Alongside their work tools, consumers expect a level of service and convenience in the places they stay, where they eat, and how they travel (what companies like Uber, AirBnb, and Postmates provide.) Similar changes are also occurring in the way these consumers work. The new workforce is growing up with these modern, mobile conveniences. Consumers would much rather pay a subscription to an inclusive, convenient service that they can cancel when they choose than to lock into a long term, costly deal or to go out of their way. In the end, time is money, so if Uber and AirBnb save you both, who needs a car or a hotel anymore? Office space should be no different. Why can’t my rent include furniture, cleaning, wifi, and the basic essentials to run my business? Why find and pay for 6 or 7 services just to get your space to a workable condition? Coworking is truly space as a service. It combines hospitality, retail, and commercial office into a friendly, affordable (all things considered) package that allows you to move in and get working on day one. No more dealing with shady ISPs, making trips to buy coffee every 2 weeks, or dealing with costly building logistics. Coworking spaces handle all the heavy lifting and allow you to focus on the team.
Another interesting trend is the rise of the gig and contractor economy. In the U.S. the gig economy makes totals up to 16.5 million workers and over 59% of companies use gig workers to some degree. Apps like Uber, Lyft, and GrubHub make it easy for people with cars to instantly plug in and start making money with little to no friction. Whether as a side hustle, in between a gig, or a full-time job, it is increasingly easy to ditch the corporate 9-5 in favor of a more flexible setup. Millennials and Gen Zers who entered the workforce or grew up during the recession are also increasingly more likely to freelance to create their own sources of opportunity and income. Flexibility, independence, and happiness in the workforce are all motivating factors to enter the “Gig Economy”. Coworking spaces are ideal for this workforce. Through the traditional coworking model, an independent worker can purchase an affordable, month-to-month subscription and have access to workspace, meeting space, amenities, and mailboxes in an instant. Traveling to Spain next month? No worries, just cancel your membership. Need to pop in for a client meeting? Not a problem. Coworking provides an efficiency and professionalism that you can’t get at your house or local coffee shop.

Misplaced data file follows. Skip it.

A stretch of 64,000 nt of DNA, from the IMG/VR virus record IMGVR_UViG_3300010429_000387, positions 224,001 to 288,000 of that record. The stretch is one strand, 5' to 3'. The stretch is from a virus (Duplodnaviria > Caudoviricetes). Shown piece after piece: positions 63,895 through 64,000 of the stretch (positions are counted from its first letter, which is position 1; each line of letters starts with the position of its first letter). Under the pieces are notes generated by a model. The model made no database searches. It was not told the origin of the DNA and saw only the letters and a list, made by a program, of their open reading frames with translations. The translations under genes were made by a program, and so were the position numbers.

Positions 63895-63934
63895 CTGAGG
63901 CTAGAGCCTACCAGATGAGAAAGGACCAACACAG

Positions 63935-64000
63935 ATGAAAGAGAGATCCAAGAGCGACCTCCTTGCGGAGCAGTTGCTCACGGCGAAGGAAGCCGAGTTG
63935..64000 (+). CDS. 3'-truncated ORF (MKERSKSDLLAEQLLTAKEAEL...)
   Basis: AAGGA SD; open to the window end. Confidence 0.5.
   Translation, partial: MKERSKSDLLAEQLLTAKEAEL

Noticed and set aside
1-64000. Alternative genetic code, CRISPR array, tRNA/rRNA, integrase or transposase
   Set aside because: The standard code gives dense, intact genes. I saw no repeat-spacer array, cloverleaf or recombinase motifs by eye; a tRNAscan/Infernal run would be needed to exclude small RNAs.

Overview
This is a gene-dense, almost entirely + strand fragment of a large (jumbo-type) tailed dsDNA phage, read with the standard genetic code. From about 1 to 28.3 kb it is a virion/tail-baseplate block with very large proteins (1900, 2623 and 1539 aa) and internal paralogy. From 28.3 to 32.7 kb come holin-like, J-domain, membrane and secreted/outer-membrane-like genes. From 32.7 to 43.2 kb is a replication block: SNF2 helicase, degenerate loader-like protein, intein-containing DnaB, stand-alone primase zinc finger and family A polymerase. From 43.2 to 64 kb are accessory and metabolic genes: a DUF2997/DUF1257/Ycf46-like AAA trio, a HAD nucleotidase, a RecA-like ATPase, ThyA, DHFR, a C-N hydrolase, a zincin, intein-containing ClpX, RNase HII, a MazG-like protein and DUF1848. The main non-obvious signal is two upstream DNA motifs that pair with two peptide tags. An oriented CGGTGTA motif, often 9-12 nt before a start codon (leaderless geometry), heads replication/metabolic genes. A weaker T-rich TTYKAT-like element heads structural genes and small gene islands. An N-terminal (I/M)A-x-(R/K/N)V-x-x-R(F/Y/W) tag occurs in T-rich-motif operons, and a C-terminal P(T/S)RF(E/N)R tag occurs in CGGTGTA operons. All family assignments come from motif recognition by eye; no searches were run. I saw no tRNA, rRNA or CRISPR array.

Outside of consumers, there are tons of benefits for the building owners as well. Instead of keeping 6 floors of your prime, downtown real-estate sitting vacant as you wait for your next big fish, you can work with a Coworking operator who can fill those floors with multiple companies while taking over the burden of your lease. The types of agreements vary, but, by working with a Coworking Space, you can mitigate your risks and minimize the cost of vacancy in between leases.
All in all, coworking offers a ton of benefits for business owners, freelancers, and employees. The instant culture, community, and amenities provided at a coworking space makes for a more enjoyable, collaborative employee environment than a traditional cubicle office setup. The diversification of companies also helps landlords mitigate risk while making profits. We believe coworking is the future of work and that the workplace has seen a cultural shift that is only just getting started. JLL predicts coworking to make up to 30% of all comerical real estate in the next decade. At Coworks we’re providing the tools to help managers and members thrive in and manage these spaces and we couldn’t be more excited about the future of space as a service.